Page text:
In a recent divorce case in which Salvaggio Law Group was involved, the husband initially took the position that he should receive “custody” of the parties’ dog, even though the couple’s child was living with his wife.
In the end, the husband agreed to allow the dog to remain at the house where the wife and child resided, but insisted that he have the right to have the dog accompany the parties’ child on all visitations with him.
The Asbury Park Press reports that a growing number of divorces involve pet “custody” issues.
A survey by the American Academy of Matrimonial Lawyers (AAML) found that 25% of the respondents noticed an increase in cases involving pets. Ken Altshuler, President of AAML, observed that “Judges are viewing them more akin to children than dining room sets. They are recognizing that people have an emotional attachment to their animals.”
Mr. Altshuler anticipates that pet-related issues will continue to grow in the field of family law. He believes courts will eventually develop guidelines for pets, similar to the ones currently used for children in divorce cases.
Some States are amending their laws to grant protection to pets under domestic violence restraining orders. The reasoning behind such laws is that abusers can use pets as another way to threaten their victims. Mr. Altshuler predicts that this trend will continue to grow.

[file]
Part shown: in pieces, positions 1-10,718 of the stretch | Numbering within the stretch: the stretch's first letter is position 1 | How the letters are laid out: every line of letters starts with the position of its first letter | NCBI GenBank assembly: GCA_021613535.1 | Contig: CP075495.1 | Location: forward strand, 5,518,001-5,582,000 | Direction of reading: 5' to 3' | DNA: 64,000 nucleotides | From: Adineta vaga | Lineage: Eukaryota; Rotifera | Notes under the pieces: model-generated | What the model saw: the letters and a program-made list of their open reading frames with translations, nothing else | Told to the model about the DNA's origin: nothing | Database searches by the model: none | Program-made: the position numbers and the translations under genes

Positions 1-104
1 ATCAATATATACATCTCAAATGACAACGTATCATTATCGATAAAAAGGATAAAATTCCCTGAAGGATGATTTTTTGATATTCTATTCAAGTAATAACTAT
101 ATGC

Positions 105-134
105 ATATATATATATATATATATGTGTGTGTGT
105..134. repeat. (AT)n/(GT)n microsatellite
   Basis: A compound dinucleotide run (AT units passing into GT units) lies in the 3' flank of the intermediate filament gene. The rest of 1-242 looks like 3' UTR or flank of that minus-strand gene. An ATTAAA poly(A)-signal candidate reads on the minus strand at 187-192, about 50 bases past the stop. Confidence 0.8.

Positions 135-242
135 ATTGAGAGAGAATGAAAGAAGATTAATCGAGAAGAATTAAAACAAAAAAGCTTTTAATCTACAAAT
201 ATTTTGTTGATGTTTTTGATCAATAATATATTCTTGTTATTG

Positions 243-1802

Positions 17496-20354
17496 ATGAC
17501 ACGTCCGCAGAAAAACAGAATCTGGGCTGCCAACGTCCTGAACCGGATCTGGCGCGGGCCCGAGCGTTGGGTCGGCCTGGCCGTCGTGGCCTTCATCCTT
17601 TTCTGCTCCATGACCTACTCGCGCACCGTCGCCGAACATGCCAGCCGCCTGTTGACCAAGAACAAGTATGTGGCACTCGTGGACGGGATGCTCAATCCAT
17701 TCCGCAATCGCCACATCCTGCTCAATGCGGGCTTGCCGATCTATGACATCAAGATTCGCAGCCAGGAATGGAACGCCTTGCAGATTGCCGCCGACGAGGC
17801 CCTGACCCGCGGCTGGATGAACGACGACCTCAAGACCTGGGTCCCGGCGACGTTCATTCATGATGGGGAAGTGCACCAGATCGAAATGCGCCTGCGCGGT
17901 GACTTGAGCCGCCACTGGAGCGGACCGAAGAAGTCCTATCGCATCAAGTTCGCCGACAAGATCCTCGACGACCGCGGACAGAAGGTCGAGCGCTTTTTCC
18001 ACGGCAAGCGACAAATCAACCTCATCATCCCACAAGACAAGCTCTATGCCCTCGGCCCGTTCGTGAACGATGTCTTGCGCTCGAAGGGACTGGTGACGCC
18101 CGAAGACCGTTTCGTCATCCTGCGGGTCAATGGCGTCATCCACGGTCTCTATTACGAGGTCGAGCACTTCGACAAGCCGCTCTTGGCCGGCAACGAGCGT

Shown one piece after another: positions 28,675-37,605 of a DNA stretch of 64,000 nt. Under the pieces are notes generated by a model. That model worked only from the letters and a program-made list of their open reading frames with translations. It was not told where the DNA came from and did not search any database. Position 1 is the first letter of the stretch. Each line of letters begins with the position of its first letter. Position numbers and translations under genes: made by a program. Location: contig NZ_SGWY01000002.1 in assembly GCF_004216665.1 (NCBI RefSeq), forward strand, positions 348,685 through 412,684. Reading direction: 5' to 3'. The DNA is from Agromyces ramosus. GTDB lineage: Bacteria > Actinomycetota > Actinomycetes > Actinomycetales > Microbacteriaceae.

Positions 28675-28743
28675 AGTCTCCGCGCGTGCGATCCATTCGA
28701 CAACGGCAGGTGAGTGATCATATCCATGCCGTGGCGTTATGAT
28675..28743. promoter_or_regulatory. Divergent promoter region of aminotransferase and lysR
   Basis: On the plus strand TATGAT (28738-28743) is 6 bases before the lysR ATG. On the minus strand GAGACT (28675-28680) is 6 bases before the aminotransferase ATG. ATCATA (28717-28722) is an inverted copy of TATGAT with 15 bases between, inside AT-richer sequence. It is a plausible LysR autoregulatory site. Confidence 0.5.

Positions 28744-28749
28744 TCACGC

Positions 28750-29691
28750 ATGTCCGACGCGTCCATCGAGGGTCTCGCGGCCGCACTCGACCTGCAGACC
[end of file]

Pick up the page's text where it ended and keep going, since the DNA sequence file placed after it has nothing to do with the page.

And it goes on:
New Jersey divorce courts, however, still classify pets as “property.” In the 2009 case of Houseman v. Dare, the New Jersey appellate court noted that pets can be distinguished from other forms of property, because they have a “unique sentimental value,”
The Houseman Court concluded that a divorcing couple’s agreement about sharing time with a pet can be enforced, even though it refused to adopt the same “best interests” standard which is used to determine child custody.
Three of the many factors which a court could take into consideration in deciding the issue of which spouse will retain possession of the pet after a divorce might include: (1) who spent the most time with the pet; (2) which parent will have primary custody of any children; and (3) who took care of the pet’s basic needs.
Salvaggio Law Group LLC devotes its entire practice to New Jersey Divorce and Family Law matters, and we are certainly sensitive to issues involving pets.
If you want to talk, please call us at (973) 455-1220 or fill out the Contact Form on our website.